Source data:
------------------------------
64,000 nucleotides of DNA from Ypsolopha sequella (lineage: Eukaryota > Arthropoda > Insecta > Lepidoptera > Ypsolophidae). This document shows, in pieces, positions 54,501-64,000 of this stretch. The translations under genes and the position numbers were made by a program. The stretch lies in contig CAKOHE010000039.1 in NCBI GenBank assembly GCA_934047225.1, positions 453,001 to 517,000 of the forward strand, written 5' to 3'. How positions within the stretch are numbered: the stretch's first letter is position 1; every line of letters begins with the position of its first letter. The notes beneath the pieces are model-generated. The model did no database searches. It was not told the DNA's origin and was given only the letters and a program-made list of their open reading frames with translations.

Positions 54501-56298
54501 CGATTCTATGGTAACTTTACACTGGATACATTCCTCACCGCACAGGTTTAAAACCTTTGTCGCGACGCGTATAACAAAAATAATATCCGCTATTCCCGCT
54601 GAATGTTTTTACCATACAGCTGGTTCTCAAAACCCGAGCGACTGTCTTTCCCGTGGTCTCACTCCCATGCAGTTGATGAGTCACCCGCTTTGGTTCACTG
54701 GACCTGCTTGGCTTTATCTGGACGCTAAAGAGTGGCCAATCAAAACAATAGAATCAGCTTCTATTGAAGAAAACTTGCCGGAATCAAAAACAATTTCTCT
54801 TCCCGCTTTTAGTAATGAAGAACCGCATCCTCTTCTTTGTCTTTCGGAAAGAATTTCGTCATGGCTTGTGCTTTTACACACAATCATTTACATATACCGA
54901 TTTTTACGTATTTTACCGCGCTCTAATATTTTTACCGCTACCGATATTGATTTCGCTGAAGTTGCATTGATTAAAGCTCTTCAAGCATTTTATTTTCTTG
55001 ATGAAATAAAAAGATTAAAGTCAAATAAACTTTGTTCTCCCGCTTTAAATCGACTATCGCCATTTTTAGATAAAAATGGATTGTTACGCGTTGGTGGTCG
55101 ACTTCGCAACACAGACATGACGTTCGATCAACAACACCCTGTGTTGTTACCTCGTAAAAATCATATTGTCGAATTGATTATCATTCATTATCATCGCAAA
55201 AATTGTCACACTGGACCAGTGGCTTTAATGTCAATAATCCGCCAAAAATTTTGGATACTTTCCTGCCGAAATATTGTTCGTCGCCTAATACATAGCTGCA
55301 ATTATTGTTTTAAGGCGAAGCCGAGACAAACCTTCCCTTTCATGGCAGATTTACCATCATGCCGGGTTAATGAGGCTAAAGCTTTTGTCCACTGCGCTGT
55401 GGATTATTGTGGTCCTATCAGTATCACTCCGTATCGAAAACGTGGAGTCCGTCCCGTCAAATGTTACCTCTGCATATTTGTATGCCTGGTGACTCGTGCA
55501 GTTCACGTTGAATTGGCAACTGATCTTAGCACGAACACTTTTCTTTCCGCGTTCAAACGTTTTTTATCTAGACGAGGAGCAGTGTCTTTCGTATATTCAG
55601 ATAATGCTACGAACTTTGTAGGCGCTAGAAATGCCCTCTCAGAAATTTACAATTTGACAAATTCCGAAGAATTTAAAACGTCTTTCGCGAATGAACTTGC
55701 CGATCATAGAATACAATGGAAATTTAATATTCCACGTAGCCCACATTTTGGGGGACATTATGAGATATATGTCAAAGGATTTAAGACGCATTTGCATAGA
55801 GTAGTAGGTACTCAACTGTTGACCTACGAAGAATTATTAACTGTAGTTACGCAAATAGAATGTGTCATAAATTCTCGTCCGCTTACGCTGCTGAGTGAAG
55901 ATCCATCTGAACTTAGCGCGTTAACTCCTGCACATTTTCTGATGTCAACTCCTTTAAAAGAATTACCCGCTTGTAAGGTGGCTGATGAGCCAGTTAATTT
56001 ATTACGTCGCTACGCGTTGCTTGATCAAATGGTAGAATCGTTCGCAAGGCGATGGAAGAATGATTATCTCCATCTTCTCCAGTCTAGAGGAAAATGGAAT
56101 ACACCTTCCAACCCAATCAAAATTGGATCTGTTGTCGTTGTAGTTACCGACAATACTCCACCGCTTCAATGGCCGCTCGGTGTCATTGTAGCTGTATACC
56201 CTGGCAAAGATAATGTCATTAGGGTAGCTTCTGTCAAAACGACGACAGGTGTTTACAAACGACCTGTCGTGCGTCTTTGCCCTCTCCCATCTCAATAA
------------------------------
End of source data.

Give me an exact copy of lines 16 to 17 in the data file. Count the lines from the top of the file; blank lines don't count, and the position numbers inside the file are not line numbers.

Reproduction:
55801 GTAGTAGGTACTCAACTGTTGACCTACGAAGAATTATTAACTGTAGTTACGCAAATAGAATGTGTCATAAATTCTCGTCCGCTTACGCTGCTGAGTGAAG
55901 ATCCATCTGAACTTAGCGCGTTAACTCCTGCACATTTTCTGATGTCAACTCCTTTAAAAGAATTACCCGCTTGTAAGGTGGCTGATGAGCCAGTTAATTT